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I am curious on the most efficient way to query exclusion on sql. E.g. There are 2 tables (tableA and tableB) which can be joined on 1 column (col1). I want to display the data of tableA for all the rows which col1 does not exist in tableB.

(So, in other words, tableB contains a subset of col1 of tableA. And I want to display tableA without the data that exists in tableB)

Let's say tableB has 100 rows while tableA is gigantic (more than 1M rows). I know 'Not in (not exists)' can be used but perhaps there are more efficient ways (less comp. time) to do it.? I don't maybe with outer joins?

code snippets and comments are much appreciated.


share|improve this question
What DBMS? SQL Server, MySQL, Oracle? The capabilities of the query optimizers in these differ. –  David M Jun 21 '10 at 9:59
Oracle. I will be surprised if there are significant performance differences over various DBMS. –  someone Jun 21 '10 at 10:07
Yes, you will be surprised. :) –  Unreason Jun 21 '10 at 11:39

4 Answers 4

up vote 6 down vote accepted

Depends on the RDBMS. For Microsoft SQL Server NOT EXISTS is preferred to the OUTER JOIN as it can use the more efficient Anti-Semi join.

For Oracle Minus is apparently preferred to NOT EXISTS (where suitable)

You would need to look at the execution plans and decide.

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Thanks for the answer. DBMS that I am interested in is Oracle. Are you sure that Minus is more efficient than a query with join or inflagranti's answer? –  someone Jun 21 '10 at 10:22
@masa44 Nope not at all. Though inflagranti's answer uses EXCEPT which is Minus in Oracle. The recommendation was to look at the execution plans. –  Martin Smith Jun 21 '10 at 10:34
+1 for recommending to investigate execution plans (on real data with updated statistics). Also the question is which indexes are present. –  Unreason Jun 21 '10 at 11:46
Thanks Martin Smith, good recommendation. If I were able, I would have also voted this up :) –  someone Jun 21 '10 at 11:57

I prefer to use

Select a.Col1
From TableA a
Left Join TableB b on a.Col1 = b.Col1
Where b.Col1 Is Null

I believe this will be quicker as you are utilising the FK constraint (providing you have them of course)

Sample data:

create table #a
Col1 int
Create table #b
col1 int

insert into #a
Values (1)
insert into #a
Values (2)
insert into #a
Values (3)
insert into #a
Values (4)

insert into #b
Values (1)
insert into #b
Values (2)

Select a.Col1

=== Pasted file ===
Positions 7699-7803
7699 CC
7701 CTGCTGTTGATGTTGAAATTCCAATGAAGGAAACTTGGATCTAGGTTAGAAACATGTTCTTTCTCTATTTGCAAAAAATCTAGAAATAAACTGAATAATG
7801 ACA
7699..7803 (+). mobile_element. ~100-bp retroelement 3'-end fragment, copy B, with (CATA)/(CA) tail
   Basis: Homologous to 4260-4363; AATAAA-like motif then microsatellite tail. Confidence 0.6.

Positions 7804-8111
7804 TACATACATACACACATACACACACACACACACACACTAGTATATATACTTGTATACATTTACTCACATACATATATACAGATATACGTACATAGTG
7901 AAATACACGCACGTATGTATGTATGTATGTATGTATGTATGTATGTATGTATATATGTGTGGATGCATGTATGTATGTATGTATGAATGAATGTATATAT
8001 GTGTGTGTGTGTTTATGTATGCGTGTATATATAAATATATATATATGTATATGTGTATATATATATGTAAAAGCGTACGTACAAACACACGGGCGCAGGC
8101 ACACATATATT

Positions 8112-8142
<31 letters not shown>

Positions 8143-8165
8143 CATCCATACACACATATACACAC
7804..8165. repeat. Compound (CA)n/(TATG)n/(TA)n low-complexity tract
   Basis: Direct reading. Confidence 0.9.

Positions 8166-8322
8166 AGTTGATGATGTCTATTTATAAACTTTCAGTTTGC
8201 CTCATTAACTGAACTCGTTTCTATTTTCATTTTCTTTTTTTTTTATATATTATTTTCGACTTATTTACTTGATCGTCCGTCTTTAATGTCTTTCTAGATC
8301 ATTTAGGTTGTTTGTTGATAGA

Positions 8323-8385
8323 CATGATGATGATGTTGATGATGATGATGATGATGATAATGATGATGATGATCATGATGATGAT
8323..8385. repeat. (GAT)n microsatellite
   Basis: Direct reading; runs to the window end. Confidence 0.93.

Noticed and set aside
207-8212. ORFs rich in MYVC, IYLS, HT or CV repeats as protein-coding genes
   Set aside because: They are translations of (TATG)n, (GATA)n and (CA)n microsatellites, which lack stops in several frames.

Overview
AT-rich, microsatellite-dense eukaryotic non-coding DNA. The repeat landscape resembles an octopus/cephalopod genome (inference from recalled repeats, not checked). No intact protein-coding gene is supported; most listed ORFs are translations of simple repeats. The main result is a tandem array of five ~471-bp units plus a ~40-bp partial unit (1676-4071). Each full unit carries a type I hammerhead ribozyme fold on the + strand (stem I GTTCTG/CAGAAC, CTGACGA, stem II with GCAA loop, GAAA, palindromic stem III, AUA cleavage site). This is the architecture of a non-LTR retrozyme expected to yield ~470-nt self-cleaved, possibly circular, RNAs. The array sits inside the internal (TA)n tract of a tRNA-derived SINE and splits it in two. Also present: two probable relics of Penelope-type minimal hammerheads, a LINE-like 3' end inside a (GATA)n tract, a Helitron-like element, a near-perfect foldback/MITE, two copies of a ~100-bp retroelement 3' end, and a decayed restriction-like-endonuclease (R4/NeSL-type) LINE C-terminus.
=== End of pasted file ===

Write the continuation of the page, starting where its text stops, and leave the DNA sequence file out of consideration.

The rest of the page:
From #a a 
Left Join #b b on a.col1 = b.Col1
Where b.Col1 is null
share|improve this answer
Thank you for the answer but this solution does not work for me. One reason is Col1 cannot be null (tableB has only Col1). So your solution gives me no results. –  someone Jun 21 '10 at 10:16
@Masa44 - Are you sure? It works for me fine. I've added some test data as an example. –  Barry Jun 21 '10 at 10:32
Left join is often not the fastest way for many databases. –  HLGEM Jun 21 '10 at 13:21
Barry, thanks for the example. Your example works just fine but I failed to do so in my case, I guess I am making a small error. –  someone Jun 22 '10 at 8:57

The questions has been asked several times. The often fastest way is to do this:

SELECT * FROM table1 
WHERE id in (SELECT id FROM table1 EXCEPT SELECT id FROM table2)

As the whole joining can be done on indexes, where using NOT IN it generally cannot.

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Thanks for the answer. I couldn't find previously asked questions. –  someone Jun 21 '10 at 10:10
This for instance I think is similar: stackoverflow.com/questions/3074862/… –  Janick Bernet Jun 21 '10 at 10:26
Yes, that's similar. But it's difficult to find that question as it lacks detailed description and tags. You know it because you answered that one 2 days ago :) –  someone Jun 21 '10 at 11:56
Hehe. Yeah, I tried finding it through manual search myself first too and I couldnt. So I may have had an advantage there ;) –  Janick Bernet Jun 22 '10 at 8:19
Have you any references to back up your statement? I am interested to see some statistics. –  Mike Christian Dec 20 '12 at 18:10

There is no correct answer to this question. Every RDBMS has query optimizer that will determine best execution plan based on available indices, table statistics (number of rows, index selectivity), join condition, query condition, ...

When you have relatively simple query like in your question, there is often several ways you can get results in SQL. Every self respecting RDBMS will recognize your intention and will create same execution plan, no matter which syntax you use (subqueries with IN or EXISTS operator, query with JOIN, ...)

So, best solution here is to write simplest query that works and then check execution plan.
If that solution is not acceptable then you should try to find better query.

share|improve this answer
No, databases will not generate the same plan for differnt types of queries that have teh same result set. If you look vendor by vendor you will find out which are the most efficient ways to do specific types of queries. –  HLGEM Jun 21 '10 at 13:22
@HLGEM You obviously never looked at execution plans in Oracle in situation described in question. –  zendar Jun 21 '10 at 13:28
NO I l;ook at the execution plans in SQL server where there is huge differnce between such differnt approaches to the same query. ANd knowing that I know which type to try first. Write the simplest query is just bad advice. ANd "Every self respecting RDBMS will recognize your intention and will create same execution plan, no matter which syntax you use" is just plain false. –  HLGEM Jun 21 '10 at 14:34

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